A baby born in a Hawaii hospital is the first in the U.S. with a birth defect linked to the Zika virus
What Is Zika Virus?
Zika is a disease caused by Zika virus, which is spread to humans primarily through the bite of an infected Aedes species mosquito. The Zika virus is closely related to dengue, yellow fever, Japanese encephalitis, and West Nile viruses.
Other Than Through Mosquito Bites, How Can Zika Virus Be Transmitted?
Although Zika virus is primarily transmitted through the bite of infected Aedes mosquitoes, there are several other modes of transmission:
No specific antiviral treatment is available for Zika virus disease. Treatment is generally supportive and can include rest, fluids, and use of analgesics and antipyretics. Because of similar geographic distribution and symptoms, patients with suspected Zika virus infections also should be evaluated and managed for possible dengue or chikungunya virus infection. Aspirin and other non-steroidal anti-inflammatory drugs (NSAIDs) should be avoided until dengue can be ruled out to reduce the risk of hemorrhage. In particular, pregnant women who have a fever should be treated with acetaminophen. People infected with Zika, chikungunya, or dengue virus should be protected from further mosquito exposure during the first few days of illness to reduce the risk of local transmission.
No vaccine or preventive drug is available. The best way to prevent Zika virus infection is to:
- Avoid mosquito bites.
- Use air conditioning or window and door screens when indoors.
- Wear long sleeves and pants, and use insect repellents when outdoors. Most repellents, including DEET, can be used on children older than two months. Pregnant and lactating women can use all Environmental Protection Agency (EPA)-registered insect repellents, including DEET, according to the product label.
Recommendations for Health Care Providers and Public Health Practitioners
- Zika virus infection should be considered in patients with acute fever, rash, arthralgia, or conjunctivitis, who traveled to areas with ongoing transmission in the two weeks prior to onset of illness.
- All travelers should take steps to avoid mosquito bites to prevent Zika virus infection and other mosquito-borne diseases.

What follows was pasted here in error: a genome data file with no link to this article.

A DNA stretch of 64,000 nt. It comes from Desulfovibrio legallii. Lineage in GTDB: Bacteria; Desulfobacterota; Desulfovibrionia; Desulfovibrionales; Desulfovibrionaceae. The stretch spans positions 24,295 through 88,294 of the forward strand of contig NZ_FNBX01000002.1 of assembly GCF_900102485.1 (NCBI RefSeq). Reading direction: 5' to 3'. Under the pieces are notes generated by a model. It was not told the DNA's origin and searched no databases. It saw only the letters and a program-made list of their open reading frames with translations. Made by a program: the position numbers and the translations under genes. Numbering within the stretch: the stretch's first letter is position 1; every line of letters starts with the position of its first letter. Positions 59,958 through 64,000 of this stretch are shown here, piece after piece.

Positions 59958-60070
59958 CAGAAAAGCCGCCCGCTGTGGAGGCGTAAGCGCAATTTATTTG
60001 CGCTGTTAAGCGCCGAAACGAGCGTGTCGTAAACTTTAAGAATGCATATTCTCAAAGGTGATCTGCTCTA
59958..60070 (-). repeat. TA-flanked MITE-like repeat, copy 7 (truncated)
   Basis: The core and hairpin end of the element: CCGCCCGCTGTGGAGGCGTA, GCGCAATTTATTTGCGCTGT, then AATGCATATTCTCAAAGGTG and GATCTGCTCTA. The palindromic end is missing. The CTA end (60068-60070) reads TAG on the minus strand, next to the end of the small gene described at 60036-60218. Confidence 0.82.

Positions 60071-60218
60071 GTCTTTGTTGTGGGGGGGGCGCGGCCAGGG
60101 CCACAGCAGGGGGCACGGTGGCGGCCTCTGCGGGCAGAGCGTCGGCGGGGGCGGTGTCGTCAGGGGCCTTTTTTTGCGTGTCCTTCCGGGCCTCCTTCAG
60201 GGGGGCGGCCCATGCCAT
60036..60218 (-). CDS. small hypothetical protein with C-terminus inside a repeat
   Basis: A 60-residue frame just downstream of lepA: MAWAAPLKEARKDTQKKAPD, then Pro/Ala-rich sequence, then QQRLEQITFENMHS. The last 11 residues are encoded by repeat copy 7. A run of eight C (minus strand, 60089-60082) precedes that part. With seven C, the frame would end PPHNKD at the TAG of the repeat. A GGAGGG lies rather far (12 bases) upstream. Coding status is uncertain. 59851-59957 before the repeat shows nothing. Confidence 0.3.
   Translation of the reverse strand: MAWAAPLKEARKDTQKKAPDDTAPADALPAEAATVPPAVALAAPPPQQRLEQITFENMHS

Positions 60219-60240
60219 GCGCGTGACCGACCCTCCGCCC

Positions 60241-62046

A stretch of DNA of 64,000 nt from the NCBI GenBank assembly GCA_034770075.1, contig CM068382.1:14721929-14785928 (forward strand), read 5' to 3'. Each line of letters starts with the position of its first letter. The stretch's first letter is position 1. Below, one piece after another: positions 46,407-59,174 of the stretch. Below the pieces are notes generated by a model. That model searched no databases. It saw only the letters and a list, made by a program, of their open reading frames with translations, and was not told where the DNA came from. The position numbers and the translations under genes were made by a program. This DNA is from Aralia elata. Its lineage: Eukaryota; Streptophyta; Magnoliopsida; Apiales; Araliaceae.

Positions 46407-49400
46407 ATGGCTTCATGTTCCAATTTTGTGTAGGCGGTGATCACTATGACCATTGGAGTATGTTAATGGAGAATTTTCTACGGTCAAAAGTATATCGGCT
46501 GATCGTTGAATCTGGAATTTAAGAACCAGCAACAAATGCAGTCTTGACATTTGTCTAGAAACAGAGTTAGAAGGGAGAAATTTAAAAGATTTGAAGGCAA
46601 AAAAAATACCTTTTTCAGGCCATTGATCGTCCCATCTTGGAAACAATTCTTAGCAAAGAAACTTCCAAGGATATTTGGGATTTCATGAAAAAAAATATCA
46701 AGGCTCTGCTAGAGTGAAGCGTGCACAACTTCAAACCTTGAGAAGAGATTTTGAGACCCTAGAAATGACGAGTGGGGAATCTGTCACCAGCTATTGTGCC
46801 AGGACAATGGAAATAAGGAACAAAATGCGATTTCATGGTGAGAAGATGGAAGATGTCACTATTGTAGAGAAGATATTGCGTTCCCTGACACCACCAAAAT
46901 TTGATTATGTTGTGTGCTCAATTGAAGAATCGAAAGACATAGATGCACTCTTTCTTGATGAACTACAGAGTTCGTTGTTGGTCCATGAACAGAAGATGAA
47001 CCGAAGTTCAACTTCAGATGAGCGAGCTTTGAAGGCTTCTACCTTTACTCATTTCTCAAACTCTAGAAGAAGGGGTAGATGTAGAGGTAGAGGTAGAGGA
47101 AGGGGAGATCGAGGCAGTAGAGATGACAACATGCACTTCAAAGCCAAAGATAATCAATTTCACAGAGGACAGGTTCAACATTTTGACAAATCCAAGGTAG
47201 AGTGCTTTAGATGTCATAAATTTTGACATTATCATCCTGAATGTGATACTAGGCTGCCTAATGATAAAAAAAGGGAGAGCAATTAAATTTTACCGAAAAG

- Until more is known and out of an abundance of caution, pregnant women should consider postponing travel to any area where Zika virus transmission is ongoing. Pregnant women who do travel to one of these areas should talk to their doctors or other healthcare providers first and strictly follow steps to avoid mosquito bites during the trip. Women trying to become pregnant should consult with their healthcare providers before traveling to these areas and strictly follow steps to avoid mosquito bites during the trip.
- Fetuses and infants of women infected with Zika virus during pregnancy should be evaluated for possible congenital infection and neurologic abnormalities.
- Healthcare providers are encouraged to report suspected Zika virus disease cases to their state or local health department to facilitate diagnosis and to mitigate the risk of local transmission.
- Health departments should perform surveillance for Zika virus disease in returning travelers and be aware of the risk of possible local transmission in areas where Aedes species mosquitoes are active.
- State health departments are requested to report laboratory-confirmed Zika virus infections to CDC.
For More Information
- General information about Zika virus and disease: http://www.cdc.gov/zika/
- Zika virus information for clinicians: http://www.cdc.gov/zika/hc-providers/index.html
- Protection against mosquitoes: http://wwwnc.cdc.gov/travel/yellowbook/2016/the-pre-travel-consultation/protection-against-mosquitoes-ticks-other-arthropods
- Travel notices related to Zika virus: http://wwwnc.cdc.gov/travel/notices
- Information about Zika virus for travelers and travel health providers: http://wwwnc.cdc.gov/travel/yellowbook/2016/infectious-diseases-related-to-travel/zika
- Pan American Health Organization (PAHO): http://www.cdc.gov/ncbddd/birthdefects/microcephaly.html
- Approximate distribution of Aedes aegypti and Ae. albopictus mosquitoes in the United States: http://www.cdc.gov/chikungunya/resources/vector-control.html